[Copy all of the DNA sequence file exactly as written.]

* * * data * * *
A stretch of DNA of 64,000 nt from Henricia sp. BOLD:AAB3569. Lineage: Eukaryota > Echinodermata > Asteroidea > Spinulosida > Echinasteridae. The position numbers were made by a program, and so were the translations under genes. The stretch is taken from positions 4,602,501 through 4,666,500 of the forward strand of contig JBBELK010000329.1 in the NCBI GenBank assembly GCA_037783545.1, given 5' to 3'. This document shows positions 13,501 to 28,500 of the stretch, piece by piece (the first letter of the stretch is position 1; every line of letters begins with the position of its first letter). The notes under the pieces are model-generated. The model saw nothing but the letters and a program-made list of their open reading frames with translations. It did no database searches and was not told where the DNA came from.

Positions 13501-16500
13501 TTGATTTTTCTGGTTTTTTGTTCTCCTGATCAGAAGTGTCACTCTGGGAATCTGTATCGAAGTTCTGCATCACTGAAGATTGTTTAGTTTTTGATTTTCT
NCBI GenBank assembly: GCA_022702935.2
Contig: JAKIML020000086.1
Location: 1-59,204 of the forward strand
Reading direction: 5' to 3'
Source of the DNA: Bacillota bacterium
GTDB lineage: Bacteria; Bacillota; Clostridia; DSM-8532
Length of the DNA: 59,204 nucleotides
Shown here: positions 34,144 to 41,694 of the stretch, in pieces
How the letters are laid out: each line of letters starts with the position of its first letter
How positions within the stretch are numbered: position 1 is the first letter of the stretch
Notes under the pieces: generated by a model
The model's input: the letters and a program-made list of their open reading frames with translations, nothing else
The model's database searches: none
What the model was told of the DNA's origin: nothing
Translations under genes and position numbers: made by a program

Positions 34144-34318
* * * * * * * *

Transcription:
A stretch of DNA of 64,000 nt from Henricia sp. BOLD:AAB3569. Lineage: Eukaryota > Echinodermata > Asteroidea > Spinulosida > Echinasteridae. The position numbers were made by a program, and so were the translations under genes. The stretch is taken from positions 4,602,501 through 4,666,500 of the forward strand of contig JBBELK010000329.1 in the NCBI GenBank assembly GCA_037783545.1, given 5' to 3'. This document shows positions 13,501 to 28,500 of the stretch, piece by piece (the first letter of the stretch is position 1; every line of letters begins with the position of its first letter). The notes under the pieces are model-generated. The model saw nothing but the letters and a program-made list of their open reading frames with translations. It did no database searches and was not told where the DNA came from.

Positions 13501-16500
13501 TTGATTTTTCTGGTTTTTTGTTCTCCTGATCAGAAGTGTCACTCTGGGAATCTGTATCGAAGTTCTGCATCACTGAAGATTGTTTAGTTTTTGATTTTCT
NCBI GenBank assembly: GCA_022702935.2
Contig: JAKIML020000086.1
Location: 1-59,204 of the forward strand
Reading direction: 5' to 3'
Source of the DNA: Bacillota bacterium
GTDB lineage: Bacteria; Bacillota; Clostridia; DSM-8532
Length of the DNA: 59,204 nucleotides
Shown here: positions 34,144 to 41,694 of the stretch, in pieces
How the letters are laid out: each line of letters starts with the position of its first letter
How positions within the stretch are numbered: position 1 is the first letter of the stretch
Notes under the pieces: generated by a model
The model's input: the letters and a program-made list of their open reading frames with translations, nothing else
The model's database searches: none
What the model was told of the DNA's origin: nothing
Translations under genes and position numbers: made by a program

Positions 34144-34318